دانلود مقاله ISI انگلیسی شماره 27747
عنوان فارسی مقاله

قوانین سیاست پولی بهینه در اقتصاد دو کشور با یک محدوده صفر در نرخ های بهره اسمی

کد مقاله سال انتشار مقاله انگلیسی ترجمه فارسی تعداد کلمات
27747 2013 20 صفحه PDF سفارش دهید 11180 کلمه
خرید مقاله
پس از پرداخت، فوراً می توانید مقاله را دانلود فرمایید.
عنوان انگلیسی
Optimal monetary policy rules in a two-country economy with a zero bound on nominal interest rates
منبع

Publisher : Elsevier - Science Direct (الزویر - ساینس دایرکت)

Journal : The North American Journal of Economics and Finance, Volume 24, January 2013, Pages 223–242

کلمات کلیدی
حکومت مطلوب سیاست های پولی - صفر حد کم - هماهنگی سیاست - وابستگی به تاریخچه -
پیش نمایش مقاله
پیش نمایش مقاله قوانین سیاست پولی بهینه در اقتصاد دو کشور با یک محدوده صفر در نرخ های بهره اسمی

چکیده انگلیسی

This paper investigates optimal monetary policy rules when two large countries simultaneously face non-negativity constraints on nominal interest rates. Under policy coordination, domestic optimal monetary policy rules depend on domestic endogenous variables, foreign inflation, and domestic and foreign policy rates when the zero lower bound is never binding. Such policy rules generally lose the optimality once both countries face the zero bound simultaneously. We demonstrate that even in such a situation the domestic central bank can obtain an optimal interest rate rule that retains the history dependence from endogenous variables such as inflation and the output gap of both countries.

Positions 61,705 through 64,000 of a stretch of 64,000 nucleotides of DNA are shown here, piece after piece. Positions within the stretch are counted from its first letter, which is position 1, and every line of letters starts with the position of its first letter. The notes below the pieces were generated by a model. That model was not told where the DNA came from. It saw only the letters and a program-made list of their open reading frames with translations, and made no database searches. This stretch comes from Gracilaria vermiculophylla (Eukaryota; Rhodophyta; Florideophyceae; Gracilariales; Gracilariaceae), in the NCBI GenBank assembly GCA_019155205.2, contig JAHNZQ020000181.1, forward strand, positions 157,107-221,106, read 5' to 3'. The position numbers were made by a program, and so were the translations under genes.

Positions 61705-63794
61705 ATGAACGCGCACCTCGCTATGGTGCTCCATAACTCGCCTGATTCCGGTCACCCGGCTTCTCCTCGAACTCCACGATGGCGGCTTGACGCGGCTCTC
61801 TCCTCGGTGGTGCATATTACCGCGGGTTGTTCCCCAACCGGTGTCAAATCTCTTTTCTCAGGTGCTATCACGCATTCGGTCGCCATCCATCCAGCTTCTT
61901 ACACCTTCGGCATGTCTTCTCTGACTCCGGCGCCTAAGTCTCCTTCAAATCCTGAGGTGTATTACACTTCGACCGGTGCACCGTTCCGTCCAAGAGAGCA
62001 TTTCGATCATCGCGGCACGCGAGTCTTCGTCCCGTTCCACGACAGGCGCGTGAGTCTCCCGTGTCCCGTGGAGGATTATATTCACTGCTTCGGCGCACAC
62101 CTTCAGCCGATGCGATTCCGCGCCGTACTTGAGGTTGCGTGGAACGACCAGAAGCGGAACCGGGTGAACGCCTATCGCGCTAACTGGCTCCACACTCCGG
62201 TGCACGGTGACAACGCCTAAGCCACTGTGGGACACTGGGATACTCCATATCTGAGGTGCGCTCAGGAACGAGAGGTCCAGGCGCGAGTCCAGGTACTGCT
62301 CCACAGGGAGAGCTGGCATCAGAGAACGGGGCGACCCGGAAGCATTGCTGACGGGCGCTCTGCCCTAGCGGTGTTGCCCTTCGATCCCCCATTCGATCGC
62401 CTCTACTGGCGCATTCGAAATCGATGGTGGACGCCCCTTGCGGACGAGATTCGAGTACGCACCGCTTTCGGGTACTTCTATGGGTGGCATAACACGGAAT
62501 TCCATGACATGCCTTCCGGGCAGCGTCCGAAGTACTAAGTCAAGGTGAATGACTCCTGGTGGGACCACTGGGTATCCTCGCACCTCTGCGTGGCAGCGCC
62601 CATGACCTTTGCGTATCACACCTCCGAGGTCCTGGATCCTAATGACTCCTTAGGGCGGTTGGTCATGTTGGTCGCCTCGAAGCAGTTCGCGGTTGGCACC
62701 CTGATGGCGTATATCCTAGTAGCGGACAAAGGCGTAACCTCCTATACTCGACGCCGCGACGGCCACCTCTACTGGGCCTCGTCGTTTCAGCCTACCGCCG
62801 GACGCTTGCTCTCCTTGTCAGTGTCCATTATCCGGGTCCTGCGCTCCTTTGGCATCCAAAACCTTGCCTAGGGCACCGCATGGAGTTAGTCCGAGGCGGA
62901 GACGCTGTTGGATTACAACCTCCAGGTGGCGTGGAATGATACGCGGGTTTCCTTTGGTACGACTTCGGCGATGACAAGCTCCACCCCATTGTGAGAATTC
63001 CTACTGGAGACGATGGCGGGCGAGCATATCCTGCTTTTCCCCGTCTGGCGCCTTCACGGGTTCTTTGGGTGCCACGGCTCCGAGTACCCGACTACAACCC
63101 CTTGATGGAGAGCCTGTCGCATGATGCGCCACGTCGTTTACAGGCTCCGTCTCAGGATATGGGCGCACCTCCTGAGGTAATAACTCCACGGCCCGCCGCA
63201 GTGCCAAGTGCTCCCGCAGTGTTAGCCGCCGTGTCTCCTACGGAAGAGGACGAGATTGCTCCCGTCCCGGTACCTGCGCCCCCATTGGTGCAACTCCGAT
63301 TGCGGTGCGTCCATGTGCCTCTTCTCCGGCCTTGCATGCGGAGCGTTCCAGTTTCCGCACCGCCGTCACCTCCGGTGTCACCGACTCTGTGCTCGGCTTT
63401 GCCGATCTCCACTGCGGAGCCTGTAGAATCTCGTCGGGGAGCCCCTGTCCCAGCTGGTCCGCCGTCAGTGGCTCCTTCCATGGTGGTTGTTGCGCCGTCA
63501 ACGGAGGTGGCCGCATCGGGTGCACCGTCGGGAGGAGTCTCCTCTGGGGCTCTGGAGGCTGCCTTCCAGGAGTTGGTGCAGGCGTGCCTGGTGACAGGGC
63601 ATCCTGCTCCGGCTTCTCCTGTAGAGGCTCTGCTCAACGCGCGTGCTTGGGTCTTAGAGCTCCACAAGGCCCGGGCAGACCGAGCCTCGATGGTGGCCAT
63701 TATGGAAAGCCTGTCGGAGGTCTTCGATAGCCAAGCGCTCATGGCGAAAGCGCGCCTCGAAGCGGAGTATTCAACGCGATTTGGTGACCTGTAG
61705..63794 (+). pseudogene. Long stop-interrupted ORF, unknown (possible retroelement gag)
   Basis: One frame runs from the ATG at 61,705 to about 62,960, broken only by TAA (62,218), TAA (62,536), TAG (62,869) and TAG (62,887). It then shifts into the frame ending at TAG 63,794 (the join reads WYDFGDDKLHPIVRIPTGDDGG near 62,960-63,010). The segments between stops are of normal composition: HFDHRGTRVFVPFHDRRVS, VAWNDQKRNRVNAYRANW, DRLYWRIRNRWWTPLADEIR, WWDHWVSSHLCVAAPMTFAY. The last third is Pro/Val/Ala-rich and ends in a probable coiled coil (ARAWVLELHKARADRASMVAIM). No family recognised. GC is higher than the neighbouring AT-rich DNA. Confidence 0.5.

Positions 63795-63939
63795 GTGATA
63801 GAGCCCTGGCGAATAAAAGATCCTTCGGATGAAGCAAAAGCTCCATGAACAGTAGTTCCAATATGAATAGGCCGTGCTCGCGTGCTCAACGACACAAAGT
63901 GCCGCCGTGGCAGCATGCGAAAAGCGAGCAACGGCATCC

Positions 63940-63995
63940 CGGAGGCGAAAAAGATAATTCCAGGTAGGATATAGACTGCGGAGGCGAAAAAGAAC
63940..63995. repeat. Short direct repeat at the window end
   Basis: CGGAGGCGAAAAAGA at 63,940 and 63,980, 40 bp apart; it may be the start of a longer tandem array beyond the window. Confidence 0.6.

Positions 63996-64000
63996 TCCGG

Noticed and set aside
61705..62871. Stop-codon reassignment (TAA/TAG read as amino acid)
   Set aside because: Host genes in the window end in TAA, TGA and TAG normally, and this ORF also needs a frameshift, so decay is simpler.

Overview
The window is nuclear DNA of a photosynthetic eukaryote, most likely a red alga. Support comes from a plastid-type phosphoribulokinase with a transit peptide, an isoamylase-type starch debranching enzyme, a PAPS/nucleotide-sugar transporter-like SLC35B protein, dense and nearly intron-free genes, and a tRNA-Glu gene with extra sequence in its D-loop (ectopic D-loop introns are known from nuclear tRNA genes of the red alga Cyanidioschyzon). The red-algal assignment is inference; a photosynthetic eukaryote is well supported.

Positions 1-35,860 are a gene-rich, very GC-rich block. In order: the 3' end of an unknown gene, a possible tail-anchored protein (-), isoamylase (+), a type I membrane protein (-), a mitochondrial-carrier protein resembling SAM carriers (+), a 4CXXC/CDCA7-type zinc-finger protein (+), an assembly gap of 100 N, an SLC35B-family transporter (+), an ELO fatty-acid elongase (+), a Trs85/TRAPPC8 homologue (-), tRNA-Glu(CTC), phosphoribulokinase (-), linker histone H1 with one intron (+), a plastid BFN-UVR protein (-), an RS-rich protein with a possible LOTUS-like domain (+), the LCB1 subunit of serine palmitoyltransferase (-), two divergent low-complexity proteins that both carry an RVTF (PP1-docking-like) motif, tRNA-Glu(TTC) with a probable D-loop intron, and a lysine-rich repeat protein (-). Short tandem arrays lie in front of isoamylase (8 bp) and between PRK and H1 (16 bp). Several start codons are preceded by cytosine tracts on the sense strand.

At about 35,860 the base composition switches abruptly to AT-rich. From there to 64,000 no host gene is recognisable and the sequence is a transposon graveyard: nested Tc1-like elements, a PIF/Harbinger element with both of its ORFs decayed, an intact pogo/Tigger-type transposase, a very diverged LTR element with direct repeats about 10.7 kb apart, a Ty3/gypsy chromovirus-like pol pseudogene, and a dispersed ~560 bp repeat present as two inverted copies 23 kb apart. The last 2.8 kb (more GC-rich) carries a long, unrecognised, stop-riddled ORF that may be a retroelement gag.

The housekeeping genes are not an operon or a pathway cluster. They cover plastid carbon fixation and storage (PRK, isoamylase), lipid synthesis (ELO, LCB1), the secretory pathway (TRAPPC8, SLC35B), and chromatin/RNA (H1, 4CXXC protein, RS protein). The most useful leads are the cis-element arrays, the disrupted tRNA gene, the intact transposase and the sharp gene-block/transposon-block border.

مقدمه انگلیسی